Unfortunately, here we weren’t able to pick our own favorite technology (which would currently be either Angular 2 or React). The requirement was that we implement the new client widget as part of a client specific shared components library, built with exoskeleton — still a big improvement compared to the original pure JQuery implementation.
7. External data dependencies
Does the system import data from other sources? With what frequency? What technologies are used? Who is responsible for those interfaces?
Our case: The system imported data from various systems (Oracle Databases, SAP, even Excel, CSV and XML files) using REST, SOAP, and an FTP server. Some of the imports ran daily, some hourly.
Together with the client we found ways to consolidate the data sources and minimize the reliance on FTP. It might not always be possible to do that, as the data sources are mainly outside of your control.
8. Data model
A crucial point. How is the data structured? Is it well-structured / normalized? How does the data structure relate to the actual use cases? How well does it serve them? Are there important differences between how the data is structured in the external source systems, how it is stored in the database, how it is served in the API and how it is actually used by the client(s)?
Through the data model(s) you will get an intuition of what the system was built for, how it has grown over time. Everything you don’t understand about the data model probably suggests a use case you didn’t foresee.
Being able to propose a brand new API is an absolute luxury and should be taken advantage of. There is no better moment to carefully clean up the data structure, remove deprecated fields, provide different “verbosities”, more consistent naming etc.
Our case: The principal object type was a Store, each Store had a Location and multiple Assortments, which themselves offered various types of Services.
Examples of things we were able to clean up with the migration:
- Upon further inspection we discovered that Assortments were a denormalized list containing items of two different types: actual Assortments and something else we then called Markets. Clients had to parse these mixed lists and filter out what they needed. Additionally, these were served as a a key-value map instead of an array, leading to huge problems with multiple Assortments with the same type. We were able to disentangle all of it in our redesign.
- Another aspects were opening hours: in the application both Stores and Markets supported opening hours. In client applications we saw it would be simpler to just have Market opening hours. When we analyzed the data coming from the original source and how it was imported, we discovered that the Store opening hours were an artifact of the importer anyway, who just copied the opening hours of a specific Market. In our redesign, we happily discarded Store opening hours.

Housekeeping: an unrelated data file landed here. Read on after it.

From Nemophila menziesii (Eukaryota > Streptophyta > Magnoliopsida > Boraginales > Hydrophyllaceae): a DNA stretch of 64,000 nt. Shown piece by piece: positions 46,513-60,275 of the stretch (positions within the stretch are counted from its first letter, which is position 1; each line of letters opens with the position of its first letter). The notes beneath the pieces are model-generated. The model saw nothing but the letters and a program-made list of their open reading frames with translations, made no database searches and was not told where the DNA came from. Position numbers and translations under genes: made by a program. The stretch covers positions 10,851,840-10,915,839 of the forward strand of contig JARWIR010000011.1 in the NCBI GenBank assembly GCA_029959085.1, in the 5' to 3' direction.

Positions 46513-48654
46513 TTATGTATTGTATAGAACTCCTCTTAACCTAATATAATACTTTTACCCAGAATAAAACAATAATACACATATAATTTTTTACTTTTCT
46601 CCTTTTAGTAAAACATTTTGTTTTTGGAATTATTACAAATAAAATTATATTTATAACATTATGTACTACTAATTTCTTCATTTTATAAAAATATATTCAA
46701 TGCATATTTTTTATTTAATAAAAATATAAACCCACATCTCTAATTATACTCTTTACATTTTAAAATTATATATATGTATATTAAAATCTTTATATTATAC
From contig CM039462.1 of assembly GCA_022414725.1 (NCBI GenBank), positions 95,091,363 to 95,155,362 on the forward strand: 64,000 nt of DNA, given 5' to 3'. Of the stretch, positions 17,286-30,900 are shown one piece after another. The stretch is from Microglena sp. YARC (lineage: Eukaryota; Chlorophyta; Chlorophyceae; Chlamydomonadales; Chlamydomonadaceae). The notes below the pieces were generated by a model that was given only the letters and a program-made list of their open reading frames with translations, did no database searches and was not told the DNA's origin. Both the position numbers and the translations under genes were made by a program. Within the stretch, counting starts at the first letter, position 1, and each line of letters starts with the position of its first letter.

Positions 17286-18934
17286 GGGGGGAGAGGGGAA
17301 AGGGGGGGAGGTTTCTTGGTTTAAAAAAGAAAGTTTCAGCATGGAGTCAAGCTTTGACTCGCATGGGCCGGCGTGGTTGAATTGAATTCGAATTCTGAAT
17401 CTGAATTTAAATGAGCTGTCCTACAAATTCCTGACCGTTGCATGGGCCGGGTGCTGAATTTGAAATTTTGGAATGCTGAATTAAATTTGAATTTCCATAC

This is the main point: it’s really important to understand the data model and how it came to be. Don’t assume it is best structured how it is when the project is handed over to you, rather ask yourself whether it (still) makes sense. These observations can provide significant opportunities to develop a cleaner and simpler application.
9. Data storage
How is data stored and retrieved?
Our case: The application stored the imported data in a MySQL database.
During our analysis we ascertained the following data storage requirements:
- Heavy focus on search, including fuzzy search
- No data writes, except a periodic update of the full data store
- Data is always served with the same redundant structure
- Parts of the data has a flexible structure
Because of the above points we judged that a relational database wasn’t an optimal system to store the subsidiary data. Instead, we opted for ElasticSearch, which allows to store and efficiently search through structured data. Upon each import we create a fully new index (actually 3, one for each supported language).
10. Stack replacement strategy
As we discussed in the previous article, replacing such a big application might take months or even years. You can’t just stop supporting the legacy system while you develop the new one. You need a strategy.
Our case: Roughly speaking, we proceeded as follows.
- Implement new importer, import data via the API of the legacy system
- Implement new API
- Implement new client based on new API
- Incrementally replace imports from legacy API with imports from original data sources
- At the same time, in parallel, gradually help stakeholders migrate to new API or to new clients
As soon as all data is imported from original data sources, and all stakeholders have migrated to the new stack, the old stack can be deprecated.